Meet our COVID-19 researcher: Tram Phan

By Kashmi Ranasinghe

30 April 2020

4 minute read

Woman standing against a machine smiling at the camera.

Tram Phan is one of our vaccine researchers. Her team is developing the proteins for The University of Queensland’s vaccine candidate. This candidate recently found success in its pre-clinical testing.

You may have heard about the work we’re doing in the current COVID-19 pandemic. Our scientists are part of the global effort to fight the SARS-CoV-2 virus. For example, Our work includes undertaking pre-clinical trials and producing proteins for use in vaccines. We spoke with one of our vaccine researchers, Tram Phan.

Tram is a senior experimental scientist working at our advanced biologics production facility. Tram and her team are working on vaccine development. They’re making the vaccine proteins used to test The University of Queensland’s (UQ) COVID-19 vaccine candidate. UQ’s vaccine candidate has triggered high levels of neutralising antibodies in its pre-clinical testing. In other words, it allowed a mouse’s immune system to develop a protective response and kill the virus.

Tram tells us what she’s up to and how she got to where she is.

What work do you usually do?

I’m part of the team that produces a variety of proteins in a lab for many biomedical applications. I reprogram the cells to produce proteins of interest. Once we produce the proteins, we isolate them for the required uses. For example, they may be useful for a vaccine.

These proteins go through a series of tests to ensure they are safe. If safe, they can be approved for use by authorities such as Australia’s Therapeutic Goods Administration. I’ve been our Quality Assurance Manager for the last 10 years. So, it’s my role to ensure our processes and products meet stringent Australian standards.

How does your work relate to COVID-19?

For the COVID-19 vaccine, we’re making proteins found on the surface of the virus. These proteins aim to mimic the presence of the virus inside the body. This will then trigger a protective response from the body against the virus, known as antibodies.

These proteins are being used in UQ’s vaccine candidate. In January this year, the Coalition for Epidemic Preparedness Innovations (CEPI) asked UQ and its partners to develop a vaccine for COVID-19. This is done using UQ’s rapid response vaccine technology called the molecular clamp.

This technology could shave the time needed to create a COVID-19 vaccine from years to months!

UQ’s vaccine candidate is a specially designed protein. We’re excited to be working with UQ to produce the protein for use at the various stages, from small to large-scale production. We’re now working to increase production to 50 litres. This is for the planned Phase I clinical trial later this year. It takes highly specialist skills and know-how every time you scale production of a vaccine and its proteins to a greater quantity.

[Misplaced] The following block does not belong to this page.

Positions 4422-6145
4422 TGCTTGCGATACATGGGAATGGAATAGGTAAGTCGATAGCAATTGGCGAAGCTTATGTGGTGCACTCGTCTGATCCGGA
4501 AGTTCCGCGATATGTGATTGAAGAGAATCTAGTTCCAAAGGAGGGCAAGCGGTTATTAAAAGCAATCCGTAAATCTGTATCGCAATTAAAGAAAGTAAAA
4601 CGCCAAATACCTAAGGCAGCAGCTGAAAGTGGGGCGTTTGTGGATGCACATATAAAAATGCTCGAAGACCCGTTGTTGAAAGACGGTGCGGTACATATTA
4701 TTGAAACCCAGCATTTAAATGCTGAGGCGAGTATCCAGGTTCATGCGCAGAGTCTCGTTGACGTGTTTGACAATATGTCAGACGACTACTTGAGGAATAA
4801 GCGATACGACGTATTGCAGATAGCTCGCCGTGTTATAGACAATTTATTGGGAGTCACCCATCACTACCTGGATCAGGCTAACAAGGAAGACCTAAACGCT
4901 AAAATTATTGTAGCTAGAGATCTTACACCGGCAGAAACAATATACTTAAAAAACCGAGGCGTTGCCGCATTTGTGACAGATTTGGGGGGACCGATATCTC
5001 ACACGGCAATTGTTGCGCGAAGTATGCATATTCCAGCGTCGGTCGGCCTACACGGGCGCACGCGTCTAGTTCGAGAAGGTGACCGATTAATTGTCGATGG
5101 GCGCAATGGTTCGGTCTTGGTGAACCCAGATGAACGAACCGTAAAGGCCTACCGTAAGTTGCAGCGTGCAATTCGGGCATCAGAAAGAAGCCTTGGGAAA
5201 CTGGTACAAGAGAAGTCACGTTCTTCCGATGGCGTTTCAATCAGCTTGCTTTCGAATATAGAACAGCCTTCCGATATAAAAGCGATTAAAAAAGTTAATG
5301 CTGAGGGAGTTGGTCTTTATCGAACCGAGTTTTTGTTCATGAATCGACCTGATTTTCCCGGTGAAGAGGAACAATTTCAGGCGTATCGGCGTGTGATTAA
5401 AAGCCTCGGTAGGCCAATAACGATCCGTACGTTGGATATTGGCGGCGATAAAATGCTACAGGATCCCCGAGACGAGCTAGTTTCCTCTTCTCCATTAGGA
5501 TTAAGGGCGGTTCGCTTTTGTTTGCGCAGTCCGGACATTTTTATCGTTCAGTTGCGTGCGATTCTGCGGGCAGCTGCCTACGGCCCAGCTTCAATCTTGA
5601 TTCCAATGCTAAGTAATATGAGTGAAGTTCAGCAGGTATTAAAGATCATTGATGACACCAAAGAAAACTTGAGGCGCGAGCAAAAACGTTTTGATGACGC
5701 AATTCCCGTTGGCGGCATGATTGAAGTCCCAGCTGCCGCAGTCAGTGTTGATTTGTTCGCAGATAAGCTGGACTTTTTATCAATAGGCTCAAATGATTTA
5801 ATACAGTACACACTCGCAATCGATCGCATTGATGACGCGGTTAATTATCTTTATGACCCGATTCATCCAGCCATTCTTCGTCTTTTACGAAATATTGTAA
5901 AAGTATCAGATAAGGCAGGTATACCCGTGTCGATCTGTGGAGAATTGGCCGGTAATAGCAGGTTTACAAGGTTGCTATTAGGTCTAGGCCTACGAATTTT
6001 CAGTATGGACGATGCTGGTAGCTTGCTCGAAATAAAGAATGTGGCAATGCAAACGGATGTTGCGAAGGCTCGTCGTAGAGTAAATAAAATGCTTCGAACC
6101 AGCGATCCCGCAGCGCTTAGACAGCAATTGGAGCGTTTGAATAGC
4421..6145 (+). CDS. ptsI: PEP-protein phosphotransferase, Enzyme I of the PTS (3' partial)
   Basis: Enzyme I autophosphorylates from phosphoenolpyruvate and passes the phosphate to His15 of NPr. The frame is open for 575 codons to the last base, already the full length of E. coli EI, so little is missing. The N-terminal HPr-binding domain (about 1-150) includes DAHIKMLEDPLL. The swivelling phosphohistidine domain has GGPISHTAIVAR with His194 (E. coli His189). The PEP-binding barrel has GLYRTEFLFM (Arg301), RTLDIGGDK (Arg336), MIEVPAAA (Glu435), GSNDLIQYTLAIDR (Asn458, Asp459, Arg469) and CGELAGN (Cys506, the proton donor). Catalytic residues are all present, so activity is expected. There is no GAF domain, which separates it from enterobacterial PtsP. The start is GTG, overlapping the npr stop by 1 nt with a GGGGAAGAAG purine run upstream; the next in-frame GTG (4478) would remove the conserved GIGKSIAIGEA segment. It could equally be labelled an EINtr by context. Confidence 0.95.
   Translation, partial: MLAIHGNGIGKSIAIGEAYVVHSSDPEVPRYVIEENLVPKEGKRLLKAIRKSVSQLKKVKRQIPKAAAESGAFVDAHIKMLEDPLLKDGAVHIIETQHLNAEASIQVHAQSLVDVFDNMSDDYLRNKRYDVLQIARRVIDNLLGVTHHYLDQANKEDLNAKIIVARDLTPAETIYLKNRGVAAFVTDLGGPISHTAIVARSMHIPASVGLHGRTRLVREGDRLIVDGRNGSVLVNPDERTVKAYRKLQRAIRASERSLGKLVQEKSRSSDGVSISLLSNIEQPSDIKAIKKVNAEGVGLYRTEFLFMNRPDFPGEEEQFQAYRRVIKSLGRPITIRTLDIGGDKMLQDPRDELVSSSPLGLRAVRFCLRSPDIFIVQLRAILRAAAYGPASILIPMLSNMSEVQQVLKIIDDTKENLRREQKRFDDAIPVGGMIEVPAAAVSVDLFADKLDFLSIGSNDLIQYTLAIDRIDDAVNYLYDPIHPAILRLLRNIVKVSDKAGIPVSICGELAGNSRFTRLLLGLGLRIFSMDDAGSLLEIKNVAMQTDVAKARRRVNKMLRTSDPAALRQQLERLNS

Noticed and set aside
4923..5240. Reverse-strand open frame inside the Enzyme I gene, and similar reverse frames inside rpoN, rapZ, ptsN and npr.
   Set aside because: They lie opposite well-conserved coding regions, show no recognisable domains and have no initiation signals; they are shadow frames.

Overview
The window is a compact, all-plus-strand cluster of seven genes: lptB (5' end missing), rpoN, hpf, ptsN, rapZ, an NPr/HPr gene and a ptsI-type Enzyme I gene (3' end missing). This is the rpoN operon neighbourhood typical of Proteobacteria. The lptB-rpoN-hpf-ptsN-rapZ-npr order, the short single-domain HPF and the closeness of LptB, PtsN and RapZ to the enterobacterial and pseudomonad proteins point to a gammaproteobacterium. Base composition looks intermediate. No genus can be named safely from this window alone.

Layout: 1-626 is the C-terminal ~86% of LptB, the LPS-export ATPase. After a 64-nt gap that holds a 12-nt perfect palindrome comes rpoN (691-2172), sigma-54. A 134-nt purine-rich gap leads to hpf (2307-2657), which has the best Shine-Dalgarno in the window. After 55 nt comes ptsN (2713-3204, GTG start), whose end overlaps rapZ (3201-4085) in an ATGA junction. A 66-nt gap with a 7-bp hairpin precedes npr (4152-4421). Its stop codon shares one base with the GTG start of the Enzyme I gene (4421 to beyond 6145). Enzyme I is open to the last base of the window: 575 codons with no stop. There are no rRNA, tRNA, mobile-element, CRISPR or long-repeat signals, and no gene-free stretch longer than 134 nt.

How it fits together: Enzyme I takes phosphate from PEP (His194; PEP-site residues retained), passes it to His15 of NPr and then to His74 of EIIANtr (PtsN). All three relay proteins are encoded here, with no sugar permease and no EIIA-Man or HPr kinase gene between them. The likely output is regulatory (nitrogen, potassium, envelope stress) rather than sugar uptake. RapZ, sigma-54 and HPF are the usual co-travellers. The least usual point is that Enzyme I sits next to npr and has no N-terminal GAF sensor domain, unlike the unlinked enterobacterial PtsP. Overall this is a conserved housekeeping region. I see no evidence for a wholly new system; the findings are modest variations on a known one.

How will it help with the current pandemic?

We hope this work leads to an effective vaccine against COVID-19. The shape of the proteins in UQ’s vaccine candidate allow the immune system to recognise and neutralise SARS-CoV-2. Our work with UQ could cut vaccine development time by six months. And, importantly, without taking shortcuts on safety.

Two vaccine researchers in PPE gear at a machine looking at some results.

Professor George Lovrecz and Mylinh La at our advanced biologics production facility preparing to work on UQ’s vaccine candidate. Image: Scott McNaughton

How will this research help in future pandemics?

The development of biologics, or pharmaceutical drugs made from living things, has grown in Australia. Our role is to help companies working on biologics to take their research into the clinic. It’s always heartening to see government, industry, philanthropic and research organisations come together for science. That’s never been more evident than in these recent times of crisis. Research teams across the world have come together in the fight against COVID-19.

Did you always want to be a scientist? How did you get here?

I’ve always had a strong interest in the biological sciences through high school. It was a natural next step for me. I joined CSIRO straight out of university. Back then, our team made large amounts of high-quality biomolecules. Researchers and small businesses used them to support their research and development programs.

Do you have any advice for people considering a STEM career?

I strongly believe that a STEM career can open many doors. The best advice I can give is this: know that whatever you decide now is not set in stone. My experience is that a career in STEM can be both rewarding and challenging. I am also quite lucky CSIRO has provided me with both job security and the opportunity to take on many different roles in my career.

Thanks Tram and all our vaccine researchers. Good luck to you and your team!